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Films — Live-Action
- In The African Queen, missionary Rose Sayer (Katharine Hepburn) doesn't take too kindly to alcohol as Charlie Allnut (Humphrey Bogart) finds out when she dumps out all his gin.
- Cora Massingale, leader of the Women's Temperance League, in The Hallelujah Trail.
- At the beginning of The Wild Bunch, a preacher is delivering an anti-alcohol sermon during a temperance rally just before its participants get caught in the crossfire during a bank robbery. A lot of them get mowed down.
- Winnefred Goodman and her father are members of Arizona Revival who fight for clean and honest country in Lemonade Joe.
- In both the book and movie version of Elmer Gantry, the title character publicly preaches against the evils of booze. Privately, it's another story. (In the novel, he does eventually quit.)
- Parodied in Discworld with the Black Ribboners, a group of vampires who have sworn off drinking (human) blood. According to Thud!, one of their slogans is "Lips that touch Ichor shall never touch Mine".
- In the first few novels of the Worldwar series, which starts in 1942, characters throughout the United States often talk about and recall the events of Prohibition, particularly when they are drink alcohol. At one point, Mutt Daniels actually finds himself taking shelter in what was once a headquarters of the Women's Christian Temperance Union and thinks on the irony; he even says that he started drinking when he was a young man because he figured that anything the Union was against was probably okay.
- In the Blackadder II episode "Beer", Edmund's puritanical relatives, the Whiteadders, are textbook examples of this trope (at least until the end of the episode).
- The Kenny Rogers telemovie The Gambler: The Luck of Draw features a group of temperance crusaders who attempt to smash the beer barrels for a cowboy picnic and are almost lynched as a result.
- In a Happy Days episode where Richie's great-uncle-for-this-episode tells the story of one of Richie's relatives, a saloon-busting DA in Prohibition-era Chicago, we see a Whole Episode Flashback starring the main characters as these other characters from the period. Mrs. C. "plays" a local version of Carrie Nation, coming into the speakeasy and trying to catch them selling alcohol so she can bust it up.
- A sect of these appears in the Midsomer Murders episode "The Night of the Stag".
- The episode "Alcoholics Unanimous" has Frank Burns assuming this role while he's in temporary command of the 4077.
- In a later episode, "The Moon Is Not Blue", a wounded general who's recovering in post-op is one of these.
- At the beginning of Boardwalk Empire, Margaret is a member of the Women's Christian Temperance Union, mainly because her husband is an alcoholic Domestic Abuser.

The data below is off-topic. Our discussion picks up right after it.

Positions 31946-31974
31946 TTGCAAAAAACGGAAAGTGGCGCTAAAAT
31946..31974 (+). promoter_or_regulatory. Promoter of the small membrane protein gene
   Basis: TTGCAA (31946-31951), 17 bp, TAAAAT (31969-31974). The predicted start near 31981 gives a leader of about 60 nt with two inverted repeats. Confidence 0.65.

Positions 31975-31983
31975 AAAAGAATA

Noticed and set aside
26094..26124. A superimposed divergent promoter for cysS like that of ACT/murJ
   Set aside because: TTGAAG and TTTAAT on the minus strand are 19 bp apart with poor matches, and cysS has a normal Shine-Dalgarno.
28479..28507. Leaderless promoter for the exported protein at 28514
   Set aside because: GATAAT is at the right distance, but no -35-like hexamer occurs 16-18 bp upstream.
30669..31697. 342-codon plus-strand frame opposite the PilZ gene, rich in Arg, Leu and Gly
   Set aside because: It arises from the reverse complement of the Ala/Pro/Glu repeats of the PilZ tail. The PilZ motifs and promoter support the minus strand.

- Dry Crusaders appear in Victoria II in several forms, such as events asking the leader to teach temperance, sometimes even asking to outright ban alcohol over the nation. The player themselves can in turn become one, but this does come with some risks such as encouraging reactionary thought or encouraging general population militancy, which may not end well.
- In The Elder Scrolls III: Morrowind, the priest at Fort Frostmoth (Antonius Nuncius) in the Bloodmoon expansion plays with the trope. He claims to be intercepting and hiding the alcohol shipments to the fort for moral reasons. In actuality, he's hoping that the disgruntled soldiers will rebel so that he can be reassigned someplace more hospitable than Solstheim.
- In Guns, Gore & Cannoli, the Bureau of Prohibition, having realized that Prohibition was a failure, created a poison so they could spike the ingredients of alcohol. It was rejected because the effects were too..."extravagant."
- Carrie Nation.
Back in 1880, Kansas residents had voted for prohibition, but the law was largely ignored by saloonkeepers. They operated openly, but Nation would change all that. First she prayed in front of an establishment in 1890. She struck at her first saloon on June 1, 1900. Initially, she used rocks, bricks and other objects for these attacks, then turned to the hatchet. Nearly six feet tall and strapping, the determined woman closed the saloons in Medicine Lodge.Nation responded with alacrity to appeals from citizens of other towns to close their saloons. She entered states where liquor sales were legal. Her behavior provoked a tremendous uproar and sent her to jail repeatedly for disorderly conduct and disturbing the peace. (FYI: Carrie Nation)
- Thomas Riley Marshall, who eventually became Woodrow Wilson's vice president, was an active campaigner against liquor. In his case it stemmed from being a recovering alcoholic himself.
- The early 20th century evangelist Reverend Billy Sunday frequently preached against drinking alcohol and advocated its abolition.
- Wayne Wheeler of the Anti-Saloon League. His efforts played a large role in the passage of Prohibition in the U.S.
- Many early feminists, including Susan B. Anthony and Elizabeth Cady Stanton, were big supporters of the temperance movement. To a large extent, this was a fig leaf for addressing issues considered unspeakable at the time. A recurring theme in temperance propaganda was that of a seemingly good man who becomes a drunkard, leading him to abuse his wife and drag his family into poverty. At the time, this was also a common story in real life. The real issue was that the social order was set up so that a woman's livelihood was entirely dependent on the good will of her husband and she had no recourse if he became abusive or failed to provide for her. But in the context of nineteenth-century social mores, it was easier to address that issue by saying that the problem was alcohol made him that way.